Moving on. A good book is a good book. Readers (and agents) don’t care how long you or any other author worked on a novel (even if it did, as you claim, take you years). In a similar vein, nor do we need to know about your current need for employment. It makes you sound desperate.

4: BE AWARE OF POSSIBLE COPYRIGHT INFRINGEMENT
You say your plotline is based on a book by another author – a Mr. Lear as I recall. You should be aware of the potential for a lawsuit if you’ve used characters created by another writer without his or her express permission.

5: GIVE MORE (AND BETTER) STORY DETAILS
Your covering letter tells me next to nothing about the novel you’d like us to represent, not even (and this is an enormous faux pas) its title  .

All I could glean from it was that you’ve written a somewhat smutty story about an ill-groomed, unkempt man whose wife won’t give him space and doesn’t appreciate him (or his ambitions, I couldn’t tell which). This unnamed man has a son (also unnamed) who works at a newspaper, but (like you) harbors an ambition to write paperbacks. 

It’s too vague. Give me a reason to care. Give me a reason to ask for more.

6: FINISH YOUR BOOK BEFORE YOU SEND IT OUT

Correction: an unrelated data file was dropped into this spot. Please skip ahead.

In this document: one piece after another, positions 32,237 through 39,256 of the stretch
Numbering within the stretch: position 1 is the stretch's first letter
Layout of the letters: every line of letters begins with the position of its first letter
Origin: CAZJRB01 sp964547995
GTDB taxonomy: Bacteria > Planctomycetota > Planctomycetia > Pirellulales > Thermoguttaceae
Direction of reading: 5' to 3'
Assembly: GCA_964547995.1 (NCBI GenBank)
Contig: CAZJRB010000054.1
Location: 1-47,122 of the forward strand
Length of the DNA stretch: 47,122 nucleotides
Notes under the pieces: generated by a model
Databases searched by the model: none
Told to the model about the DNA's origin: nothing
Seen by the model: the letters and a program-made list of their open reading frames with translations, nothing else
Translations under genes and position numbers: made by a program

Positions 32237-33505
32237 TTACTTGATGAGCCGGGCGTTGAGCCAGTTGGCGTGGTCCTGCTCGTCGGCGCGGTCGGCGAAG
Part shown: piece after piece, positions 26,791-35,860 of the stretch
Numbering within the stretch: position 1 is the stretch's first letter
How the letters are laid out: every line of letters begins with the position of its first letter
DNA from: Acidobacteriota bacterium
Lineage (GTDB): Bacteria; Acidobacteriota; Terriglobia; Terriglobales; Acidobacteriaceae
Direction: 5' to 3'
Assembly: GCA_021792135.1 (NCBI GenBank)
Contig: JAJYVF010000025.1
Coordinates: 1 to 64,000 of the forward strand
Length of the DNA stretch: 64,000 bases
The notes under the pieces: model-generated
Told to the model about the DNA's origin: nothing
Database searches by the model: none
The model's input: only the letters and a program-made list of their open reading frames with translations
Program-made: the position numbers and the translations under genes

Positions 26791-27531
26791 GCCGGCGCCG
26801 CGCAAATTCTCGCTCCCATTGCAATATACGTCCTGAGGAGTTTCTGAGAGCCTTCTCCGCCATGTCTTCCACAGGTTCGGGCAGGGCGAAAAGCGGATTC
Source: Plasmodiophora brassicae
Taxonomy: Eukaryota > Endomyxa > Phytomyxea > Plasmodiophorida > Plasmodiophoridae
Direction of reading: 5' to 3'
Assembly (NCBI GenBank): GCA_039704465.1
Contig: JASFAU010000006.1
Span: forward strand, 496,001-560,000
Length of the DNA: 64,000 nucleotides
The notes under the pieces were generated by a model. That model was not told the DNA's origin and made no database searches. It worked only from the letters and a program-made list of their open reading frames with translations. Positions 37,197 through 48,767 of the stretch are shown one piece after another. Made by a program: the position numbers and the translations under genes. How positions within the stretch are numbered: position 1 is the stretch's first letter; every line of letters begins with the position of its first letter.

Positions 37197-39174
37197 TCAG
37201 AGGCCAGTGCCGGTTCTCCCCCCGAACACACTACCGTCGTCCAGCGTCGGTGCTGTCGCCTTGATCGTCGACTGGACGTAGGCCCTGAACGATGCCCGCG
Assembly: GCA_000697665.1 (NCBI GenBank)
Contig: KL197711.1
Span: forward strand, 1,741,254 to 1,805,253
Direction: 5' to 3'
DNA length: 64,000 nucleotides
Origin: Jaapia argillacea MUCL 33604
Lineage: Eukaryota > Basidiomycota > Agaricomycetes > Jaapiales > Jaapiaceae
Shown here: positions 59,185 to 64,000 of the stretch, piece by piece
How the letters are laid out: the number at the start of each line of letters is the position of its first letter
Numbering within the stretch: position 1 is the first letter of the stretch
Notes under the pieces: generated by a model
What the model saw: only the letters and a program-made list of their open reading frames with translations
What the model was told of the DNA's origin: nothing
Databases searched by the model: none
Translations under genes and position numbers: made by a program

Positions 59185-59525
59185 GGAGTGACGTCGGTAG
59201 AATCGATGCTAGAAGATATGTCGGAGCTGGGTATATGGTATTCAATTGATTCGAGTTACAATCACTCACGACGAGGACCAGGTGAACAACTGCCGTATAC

When I read your offer to write extra chapters and/or rearrange the plot if we like your writing style, it became obvious that your book is still a WiP (a modern acronym which stands for ‘Work in Progress). We want people to send us finished work. Besides, at a thousand pages, your manuscript is already too long. I believe you should consider splitting it into two, or even three novels. 

7: IT’S NOT OUR BOOK IT’S YOURS
It’s also a mistake to tender the rights to your work without pre-conditions. A less ethical agency might have taken you up on your offer.

8: DON’T MAKE WILD CLAIMS
I sincerely doubt that your (or any other unknown author’s) book would generate a million pounds for our agency overnight. It does you no good to claim otherwise. In fact, it makes you look unprofessional, which is never a good thing in the literary world.

9: IF YOU WANT THINGS RETURNED, INCLUDE POSTAGE
You state that if we must return your manuscript (or as we like to call it these days ‘ms’), we can send it back to you, but since you neglected to include the necessary three shillings and sixpence in postage stamps, I’m afraid that’s not possible.


On a final note, I detect a lyrical symmetry in the way you wrote your letter which makes me wonder if your efforts might find better reward in the field of poetry, or even songwriting. Perhaps you could set your letter of enquiry to music, though I’m not sure a song about wanting to write paperback books is exactly the sort of thing young people would listen to. These days, everything on the hit parade seems to be a variation on the theme of love.